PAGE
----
EWG’s Tap Water Database Drives Research

Glass filled with drinking water from kitchen faucet.

Since 2005, Environmental Working Group’s Tap Water Database has been the authoritative source for consumers, journalists and researchers who want to know about contaminants in the nation’s drinking water. The latest peer-reviewed study using the database, conducted by the Silent Spring Institute and EWG, found that Hispanic communities are disproportionately exposed to the fertilizer chemical nitrate in their drinking water.

EWG’s database shows that nitrate contaminates the public water supplies of almost 1,700 communities at levels that could increase the risk of cancer and harm fetal development. Research by the National Cancer Institute and European studies show that the risk of colorectal cancer is elevated for people drinking water that contains nitrate at half of the outdated legal limit first established in 1962 and adopted by the Environmental Protection Agency under the Safe Drinking Water Act.

The Tap Water Database, last updated in 2017, aggregates test data from 50,000 water utilities nationwide and measures the levels of contaminants found against the best, most up-to-date science on the pollutants’ health effects. It has supported a wide range of independent research that provided the first-ever nationwide assessments of contaminants, including the “Erin Brockovich” chemical hexavalent chromiumradium and other radioactive elements, and the weedkiller atrazine.

The free, user-friendly database also advises consumers how to protect themselves from exposure to the many contaminants for which federal or state regulations lag behind current scientific research.

“This is the most comprehensive and authoritative summary of what is found in America’s drinking water,” said Chris Campbell, EWG’s vice president for information technology and the chief architect of the database, who was also a co-author of the new nitrate study. “It has become the go-to guide for consumers and an influential tool for researchers and the news media.”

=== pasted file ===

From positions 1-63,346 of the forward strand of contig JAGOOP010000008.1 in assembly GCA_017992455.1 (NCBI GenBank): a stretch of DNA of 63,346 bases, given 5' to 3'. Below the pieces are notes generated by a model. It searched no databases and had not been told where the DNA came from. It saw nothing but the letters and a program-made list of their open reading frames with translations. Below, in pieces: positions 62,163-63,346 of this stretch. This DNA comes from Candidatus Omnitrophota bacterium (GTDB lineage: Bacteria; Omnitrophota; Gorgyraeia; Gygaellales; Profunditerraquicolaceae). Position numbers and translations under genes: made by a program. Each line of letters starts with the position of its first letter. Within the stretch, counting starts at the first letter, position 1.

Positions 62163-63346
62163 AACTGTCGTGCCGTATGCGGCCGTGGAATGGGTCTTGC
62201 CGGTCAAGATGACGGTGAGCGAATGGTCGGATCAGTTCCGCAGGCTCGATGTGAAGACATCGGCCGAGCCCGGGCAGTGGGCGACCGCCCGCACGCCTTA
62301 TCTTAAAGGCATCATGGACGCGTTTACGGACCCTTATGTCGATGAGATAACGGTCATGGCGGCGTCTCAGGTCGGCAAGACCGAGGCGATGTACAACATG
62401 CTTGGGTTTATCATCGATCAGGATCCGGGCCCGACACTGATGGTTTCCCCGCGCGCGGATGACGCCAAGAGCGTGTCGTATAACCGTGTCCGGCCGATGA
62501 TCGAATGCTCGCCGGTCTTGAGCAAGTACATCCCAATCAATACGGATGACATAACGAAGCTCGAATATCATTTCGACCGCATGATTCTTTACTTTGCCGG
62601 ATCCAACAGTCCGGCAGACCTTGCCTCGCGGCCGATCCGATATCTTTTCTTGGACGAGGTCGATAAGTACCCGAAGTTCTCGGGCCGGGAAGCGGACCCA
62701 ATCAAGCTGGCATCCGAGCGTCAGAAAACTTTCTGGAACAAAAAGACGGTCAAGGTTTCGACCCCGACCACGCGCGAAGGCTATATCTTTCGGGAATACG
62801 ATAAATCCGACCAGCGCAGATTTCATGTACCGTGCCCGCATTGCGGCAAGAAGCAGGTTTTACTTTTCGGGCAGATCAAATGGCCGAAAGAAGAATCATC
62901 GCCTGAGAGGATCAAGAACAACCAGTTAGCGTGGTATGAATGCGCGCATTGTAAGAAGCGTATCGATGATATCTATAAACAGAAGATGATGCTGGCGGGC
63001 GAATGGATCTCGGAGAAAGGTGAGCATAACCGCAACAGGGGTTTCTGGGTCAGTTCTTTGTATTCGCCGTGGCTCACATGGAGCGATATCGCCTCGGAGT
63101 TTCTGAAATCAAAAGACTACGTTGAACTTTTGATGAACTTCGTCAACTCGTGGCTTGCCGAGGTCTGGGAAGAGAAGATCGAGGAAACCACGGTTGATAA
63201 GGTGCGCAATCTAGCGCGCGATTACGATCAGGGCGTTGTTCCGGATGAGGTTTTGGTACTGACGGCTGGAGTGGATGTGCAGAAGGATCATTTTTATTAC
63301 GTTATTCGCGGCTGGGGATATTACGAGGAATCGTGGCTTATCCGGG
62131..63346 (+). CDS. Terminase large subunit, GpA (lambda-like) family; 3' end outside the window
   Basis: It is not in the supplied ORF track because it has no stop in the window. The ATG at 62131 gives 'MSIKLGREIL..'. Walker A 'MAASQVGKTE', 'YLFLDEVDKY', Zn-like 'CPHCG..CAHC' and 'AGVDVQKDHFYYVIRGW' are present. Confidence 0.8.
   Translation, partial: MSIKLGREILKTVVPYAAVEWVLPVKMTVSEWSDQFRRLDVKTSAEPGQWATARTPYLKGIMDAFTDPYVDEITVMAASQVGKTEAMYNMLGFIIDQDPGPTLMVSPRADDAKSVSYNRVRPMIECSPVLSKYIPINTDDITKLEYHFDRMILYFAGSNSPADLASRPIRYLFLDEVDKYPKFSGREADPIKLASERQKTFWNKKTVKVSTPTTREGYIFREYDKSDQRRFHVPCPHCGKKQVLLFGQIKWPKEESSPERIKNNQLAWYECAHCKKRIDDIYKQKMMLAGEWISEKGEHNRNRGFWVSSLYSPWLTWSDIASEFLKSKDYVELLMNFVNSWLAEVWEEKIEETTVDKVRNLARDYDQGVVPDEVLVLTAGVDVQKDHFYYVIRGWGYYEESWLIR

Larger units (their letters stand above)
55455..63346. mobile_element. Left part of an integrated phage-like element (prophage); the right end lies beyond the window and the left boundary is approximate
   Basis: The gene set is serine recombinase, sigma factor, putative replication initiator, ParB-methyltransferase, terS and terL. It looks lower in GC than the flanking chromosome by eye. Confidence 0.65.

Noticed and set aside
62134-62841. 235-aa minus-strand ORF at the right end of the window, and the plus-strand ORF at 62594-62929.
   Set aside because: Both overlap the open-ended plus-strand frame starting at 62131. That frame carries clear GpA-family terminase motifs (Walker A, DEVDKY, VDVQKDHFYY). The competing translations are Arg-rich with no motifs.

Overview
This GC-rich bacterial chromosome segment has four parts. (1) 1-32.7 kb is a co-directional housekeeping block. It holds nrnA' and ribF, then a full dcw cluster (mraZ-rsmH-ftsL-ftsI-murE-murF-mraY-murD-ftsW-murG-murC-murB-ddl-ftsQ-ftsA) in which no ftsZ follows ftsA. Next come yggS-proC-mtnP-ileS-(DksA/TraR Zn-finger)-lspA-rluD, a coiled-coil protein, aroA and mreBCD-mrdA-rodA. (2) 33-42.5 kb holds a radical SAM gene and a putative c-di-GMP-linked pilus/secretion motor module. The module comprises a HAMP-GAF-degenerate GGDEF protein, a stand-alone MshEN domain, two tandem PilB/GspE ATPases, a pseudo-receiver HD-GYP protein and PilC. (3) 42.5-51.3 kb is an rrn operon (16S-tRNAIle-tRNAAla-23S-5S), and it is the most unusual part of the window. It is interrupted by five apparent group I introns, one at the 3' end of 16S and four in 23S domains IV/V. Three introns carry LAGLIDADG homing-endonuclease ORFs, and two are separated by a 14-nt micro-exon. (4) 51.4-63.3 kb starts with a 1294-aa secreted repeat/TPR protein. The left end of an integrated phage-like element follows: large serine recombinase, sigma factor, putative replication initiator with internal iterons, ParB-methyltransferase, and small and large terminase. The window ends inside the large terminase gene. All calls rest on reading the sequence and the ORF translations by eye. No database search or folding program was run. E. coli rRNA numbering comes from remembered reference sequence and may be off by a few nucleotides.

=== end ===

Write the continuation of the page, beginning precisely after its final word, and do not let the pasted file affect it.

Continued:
The new study by Silent Spring and EWG found that public water systems with higher nitrate levels also tend to serve communities with higher proportions of Hispanic residents. It builds on a series of EWG reports based on the database that have highlighted the outsize harmful impacts of agriculture on the quality of drinking water.

Nitrate pollution from fertilizer and animal manure seeping from unprotected farm fields into drinking water sources is a growing crisis that is presenting serious and expensive challenges for already cash-strapped communities.

“It’s much cheaper to keep nitrate out of drinking water in the first place than to remove it,” said Anne Weir Schechinger, senior economics analyst at EWG. “But so-called volunteer approaches have not worked. Without aggressive, targeted and enforceable protection efforts, America’s nitrate problem will get worse, and more Americans will be at risk of drinking contaminated water.”

EWG’s work helped push Congress last year to pass new legislation that provides incentives to farmers to adopt proven drinking water protection practices such as cover crops and streamside buffers.

EWG anticipates releasing an updated edition of the Tap Water Database later this year.

The Environmental Working Group is a nonprofit, non-partisan organization that empowers people to live healthier lives in a healthier environment. Through research, advocacy and unique education tools, EWG drives consumer choice and civic action.

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